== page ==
Caffeine can add a burst of energy to your morning, however this may not be so useful when you're trying to go to sleep.
- Caffeine takes many hours to be metabolized (broken down by the body) so is still in your system more than 6 hours later.
- Too much caffeine can cause headaches, trouble sleeping, abnormal heart rhythms, anxiety, irritability and restlessness.
- Caffeine is found in many drinks, foods and over the counter medications such as some headache or cold/flu medicines.
- If you are pregnant or breastfeeding, reduce your use of caffeine.
- Most people experience withdrawal symptoms if they stop drinking coffee or other types of caffeine too quickly.
Does caffeine really affect our sleep?
Caffeine is a stimulant and has many effects on the body's metabolism, including stimulating the central nervous system. This can make you more alert and give you a boost of energy which is useful in the morning but not helpful if you are trying to go to sleep.
Side effects of caffeine
- It can make you jittery and shaky.
- You may find it hard to fall asleep, stay asleep, or get a good night’s sleep.
- It can make your heart beat faster.
- It can cause an uneven heart rhythm.
- You might experience raised blood pressure.
- Headaches, nervousness, and/or dizziness.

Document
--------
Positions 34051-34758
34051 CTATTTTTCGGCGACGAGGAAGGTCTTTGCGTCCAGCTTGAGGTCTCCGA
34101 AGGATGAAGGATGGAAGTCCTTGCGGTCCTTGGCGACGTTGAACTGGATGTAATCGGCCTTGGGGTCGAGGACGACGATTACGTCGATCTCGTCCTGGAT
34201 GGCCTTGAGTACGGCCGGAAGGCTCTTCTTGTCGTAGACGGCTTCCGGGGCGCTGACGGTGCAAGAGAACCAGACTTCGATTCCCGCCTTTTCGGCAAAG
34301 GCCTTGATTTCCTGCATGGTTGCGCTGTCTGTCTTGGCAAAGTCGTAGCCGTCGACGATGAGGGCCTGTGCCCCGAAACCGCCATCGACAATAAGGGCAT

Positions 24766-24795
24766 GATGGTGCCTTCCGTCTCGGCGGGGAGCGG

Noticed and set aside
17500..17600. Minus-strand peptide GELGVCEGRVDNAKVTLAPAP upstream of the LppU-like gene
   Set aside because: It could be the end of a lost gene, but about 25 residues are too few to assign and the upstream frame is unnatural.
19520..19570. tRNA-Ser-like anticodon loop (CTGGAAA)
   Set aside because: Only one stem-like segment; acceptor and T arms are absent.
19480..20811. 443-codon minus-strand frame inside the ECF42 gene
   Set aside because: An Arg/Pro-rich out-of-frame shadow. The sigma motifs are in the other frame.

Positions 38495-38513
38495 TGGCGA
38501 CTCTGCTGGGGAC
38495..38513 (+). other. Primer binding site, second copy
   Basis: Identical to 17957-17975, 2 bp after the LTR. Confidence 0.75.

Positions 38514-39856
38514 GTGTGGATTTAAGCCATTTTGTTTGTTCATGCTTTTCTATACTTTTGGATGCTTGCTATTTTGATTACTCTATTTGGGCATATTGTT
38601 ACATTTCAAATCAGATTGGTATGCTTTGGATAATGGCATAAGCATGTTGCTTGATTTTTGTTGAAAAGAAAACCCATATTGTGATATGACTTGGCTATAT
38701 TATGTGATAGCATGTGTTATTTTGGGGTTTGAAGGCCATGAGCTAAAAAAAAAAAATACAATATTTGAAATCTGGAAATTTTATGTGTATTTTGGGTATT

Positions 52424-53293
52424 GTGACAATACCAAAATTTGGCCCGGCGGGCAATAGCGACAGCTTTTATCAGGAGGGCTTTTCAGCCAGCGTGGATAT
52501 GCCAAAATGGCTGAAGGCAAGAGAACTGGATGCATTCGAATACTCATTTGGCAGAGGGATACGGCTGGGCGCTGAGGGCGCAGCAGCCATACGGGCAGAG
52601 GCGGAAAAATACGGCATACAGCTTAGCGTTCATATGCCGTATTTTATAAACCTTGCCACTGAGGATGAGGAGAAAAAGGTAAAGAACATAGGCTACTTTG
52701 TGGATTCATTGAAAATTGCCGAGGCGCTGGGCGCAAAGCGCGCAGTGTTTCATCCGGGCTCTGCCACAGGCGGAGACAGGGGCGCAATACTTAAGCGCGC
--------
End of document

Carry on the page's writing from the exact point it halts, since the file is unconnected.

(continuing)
- Dehydration (dried out); especially after a workout
- People can become dependent on caffeine so they need to have more of it.
How much caffeine is safe?
There are no firm recommendations on the amount of caffeine we should consume, so we should be aiming for moderation, say 300-400mg or 3 cups of coffee each day.
- Pregnant women are advised to limit the amount of caffeine they consume each day to around 2 cups of coffee (<200mg caffeine), as pregnancy slows the rate at which caffeine is broken down in the body. High caffeine levels have been linked to low birth weight and reduced fertility in women trying to conceive,
- Children do not need to include caffeine in their diet. Caffeine in children has been linked to irritability, sleep problems, aggressive behaviour and attention and conduct problems.
- Breastfeeding women should be aware that caffeine may have a stimulating affect on their baby.
- Caffeine is present in many more products these days, particularly energy drinks. These drinks contain more added sugar than is recommended and so it is best if these drinks are avoided, particularly for children and pregnant women as we don’t know the effects of early exposure to caffeine.
Caffeine New Zealand Nutrition Foundation